Many women who plan on giving birth unassisted still want to receive regularly scheduled prenatal care. Whether they just want to reassure themselves or their friends and family, they simply feel more comfortable with period checkups. There is nothing wrong with receiving prenatal care. And while it may not be entirely necessary to have those regular checkups, most of them can’t hurt. How do you go about getting prenatal care while planning an unassisted birth?

Do Your Own Prenatal Care

The easiest thing to do is to perform your own prenatal care appointments. While you won’t be able to do a blood draw, you can certainly test your urine, measure your uterus, weigh yourself, and examine your current diet and lifestyle. You can even purchase a stethoscope and listen to your baby once you’re far enough along. If you’re curious about your overall health, you can ask your primary doctor to perform some simple blood tests for you.
In order to ensure a healthy pregnancy, it’s really important to eat healthy, exercise, and go outdoors. Prenatal care may give you another indication that you’re not healthy, but it certainly won’t fix it.

Pay for Individual Appointments

Some midwives will allow you to pay for each individual prenatal appointment. If you go that route, they won’t come to your birth. However, most midwives charge one price that includes prenatal care, the birth, and postpartum care. You are usually required to pay the entire amount a few weeks before your due date. It may also be possible for you to make appointments at an OB/GYN.
In order for him to continue treating you, you might not want to mention that you’re planning an unassisted birth. You should be able to pay for each appointment when you go. If you have insurance, then your doctor won’t be able to bill them for services you haven’t received, so that’s certainly an option.
If you don’t tell your care provider that you want to give birth unassisted, then you might want to have a plan for afterwards. Many women choose to say that everything happened to quickly to call. And if everything turns out okay, there is really no reason to go to the hospital afterwards. If you want to receive postpartum care, you could call the doctor the next day and let him know. But that’s entirely up to you.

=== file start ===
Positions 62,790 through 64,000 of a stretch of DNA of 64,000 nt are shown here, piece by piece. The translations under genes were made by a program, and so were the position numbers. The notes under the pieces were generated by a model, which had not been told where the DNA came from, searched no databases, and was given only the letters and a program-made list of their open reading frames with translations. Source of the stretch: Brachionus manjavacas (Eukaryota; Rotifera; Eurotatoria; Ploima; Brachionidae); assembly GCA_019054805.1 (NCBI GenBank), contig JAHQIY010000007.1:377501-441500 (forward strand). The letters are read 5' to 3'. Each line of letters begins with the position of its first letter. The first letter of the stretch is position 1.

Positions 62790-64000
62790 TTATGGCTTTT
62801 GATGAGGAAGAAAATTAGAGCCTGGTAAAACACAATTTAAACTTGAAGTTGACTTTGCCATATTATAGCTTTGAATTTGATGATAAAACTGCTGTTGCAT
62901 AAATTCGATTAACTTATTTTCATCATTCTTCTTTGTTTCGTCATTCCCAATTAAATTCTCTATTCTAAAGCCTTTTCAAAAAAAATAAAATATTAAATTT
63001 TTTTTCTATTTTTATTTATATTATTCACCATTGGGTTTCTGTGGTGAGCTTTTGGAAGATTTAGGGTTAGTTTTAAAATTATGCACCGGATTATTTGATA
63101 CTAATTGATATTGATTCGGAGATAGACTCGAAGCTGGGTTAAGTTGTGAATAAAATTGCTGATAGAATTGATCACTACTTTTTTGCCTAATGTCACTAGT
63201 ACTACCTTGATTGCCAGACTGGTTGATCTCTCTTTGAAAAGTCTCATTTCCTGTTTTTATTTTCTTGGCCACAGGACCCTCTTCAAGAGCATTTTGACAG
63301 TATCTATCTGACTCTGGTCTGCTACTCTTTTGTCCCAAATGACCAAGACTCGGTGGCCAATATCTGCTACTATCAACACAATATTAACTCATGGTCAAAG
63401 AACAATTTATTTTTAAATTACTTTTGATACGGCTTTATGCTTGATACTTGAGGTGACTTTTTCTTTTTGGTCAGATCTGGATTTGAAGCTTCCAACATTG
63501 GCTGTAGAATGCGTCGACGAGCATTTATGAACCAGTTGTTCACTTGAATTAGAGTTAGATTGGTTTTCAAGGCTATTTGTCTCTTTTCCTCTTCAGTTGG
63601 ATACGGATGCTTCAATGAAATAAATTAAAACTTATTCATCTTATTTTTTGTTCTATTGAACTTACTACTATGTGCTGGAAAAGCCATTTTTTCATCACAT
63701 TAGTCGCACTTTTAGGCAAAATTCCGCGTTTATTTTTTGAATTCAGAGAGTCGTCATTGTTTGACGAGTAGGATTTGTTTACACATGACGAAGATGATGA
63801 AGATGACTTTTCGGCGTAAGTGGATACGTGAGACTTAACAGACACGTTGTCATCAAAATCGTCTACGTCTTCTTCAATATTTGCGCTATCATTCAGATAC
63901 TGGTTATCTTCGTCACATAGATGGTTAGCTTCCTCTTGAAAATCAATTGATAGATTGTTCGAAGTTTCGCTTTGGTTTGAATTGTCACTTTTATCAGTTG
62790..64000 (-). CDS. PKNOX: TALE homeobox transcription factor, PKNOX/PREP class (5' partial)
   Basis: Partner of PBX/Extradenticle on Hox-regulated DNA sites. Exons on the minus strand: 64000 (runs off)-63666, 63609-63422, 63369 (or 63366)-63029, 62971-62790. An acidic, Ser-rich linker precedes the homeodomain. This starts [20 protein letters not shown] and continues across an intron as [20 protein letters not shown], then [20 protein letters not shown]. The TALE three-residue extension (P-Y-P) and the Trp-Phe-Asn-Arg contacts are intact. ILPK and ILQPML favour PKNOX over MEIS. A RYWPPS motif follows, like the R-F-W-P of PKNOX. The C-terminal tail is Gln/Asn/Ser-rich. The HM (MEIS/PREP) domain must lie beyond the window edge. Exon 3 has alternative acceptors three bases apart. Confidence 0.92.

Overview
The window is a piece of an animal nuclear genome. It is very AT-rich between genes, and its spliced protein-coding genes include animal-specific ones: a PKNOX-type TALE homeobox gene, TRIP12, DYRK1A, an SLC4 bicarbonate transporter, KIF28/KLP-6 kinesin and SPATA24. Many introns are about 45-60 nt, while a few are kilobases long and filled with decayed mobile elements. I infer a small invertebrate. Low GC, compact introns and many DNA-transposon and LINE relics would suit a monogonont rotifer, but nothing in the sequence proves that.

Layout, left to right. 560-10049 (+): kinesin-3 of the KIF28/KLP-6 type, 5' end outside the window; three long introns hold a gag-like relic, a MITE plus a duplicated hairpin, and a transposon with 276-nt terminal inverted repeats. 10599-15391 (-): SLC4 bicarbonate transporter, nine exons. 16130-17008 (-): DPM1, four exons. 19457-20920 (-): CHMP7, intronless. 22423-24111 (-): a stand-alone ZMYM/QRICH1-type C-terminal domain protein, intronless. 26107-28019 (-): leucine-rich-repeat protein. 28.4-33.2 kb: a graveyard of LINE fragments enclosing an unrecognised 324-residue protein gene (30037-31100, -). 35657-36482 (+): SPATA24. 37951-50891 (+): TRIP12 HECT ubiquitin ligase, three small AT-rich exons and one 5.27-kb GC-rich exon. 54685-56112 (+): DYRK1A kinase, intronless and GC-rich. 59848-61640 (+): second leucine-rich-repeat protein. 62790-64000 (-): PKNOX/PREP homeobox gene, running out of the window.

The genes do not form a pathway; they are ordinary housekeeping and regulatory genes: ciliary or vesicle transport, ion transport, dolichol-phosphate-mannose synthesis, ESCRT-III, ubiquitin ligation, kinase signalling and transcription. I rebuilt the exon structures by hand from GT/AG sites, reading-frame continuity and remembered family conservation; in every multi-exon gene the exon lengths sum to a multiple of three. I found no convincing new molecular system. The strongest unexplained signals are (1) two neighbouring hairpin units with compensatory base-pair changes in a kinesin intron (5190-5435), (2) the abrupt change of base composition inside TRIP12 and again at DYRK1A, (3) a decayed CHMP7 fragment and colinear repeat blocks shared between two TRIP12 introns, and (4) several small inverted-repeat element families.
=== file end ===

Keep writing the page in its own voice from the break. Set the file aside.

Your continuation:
If you have passed your due date and your doctor is pressuring you into an induction, then you have even more of a reason to stop going. However, if you end up going over your due date by two weeks or more, you should read up on post-term pregnancies to watch for potential problems on your own.

Go All the Way

Many women find the idea of having to go to the hospital as a backup worse than having a midwife to call. Therefore, you may decide to sign a contract with a midwife that allows you to call her when the baby comes. You can still choose to call her after the birth if you want, or you could even not call her at all. What you end up doing is entirely your choice. But you also need to decide how comfortable you are with giving birth unassisted in the first place.
Some midwives won’t mind taking a backseat at your birth. I have even heard of a midwife who will wait out in the car during the birth unless she is called. Not every midwife is going to be hands-off like that. But as you’re getting closer to your due date, you will have an idea of how your particular midwife might react.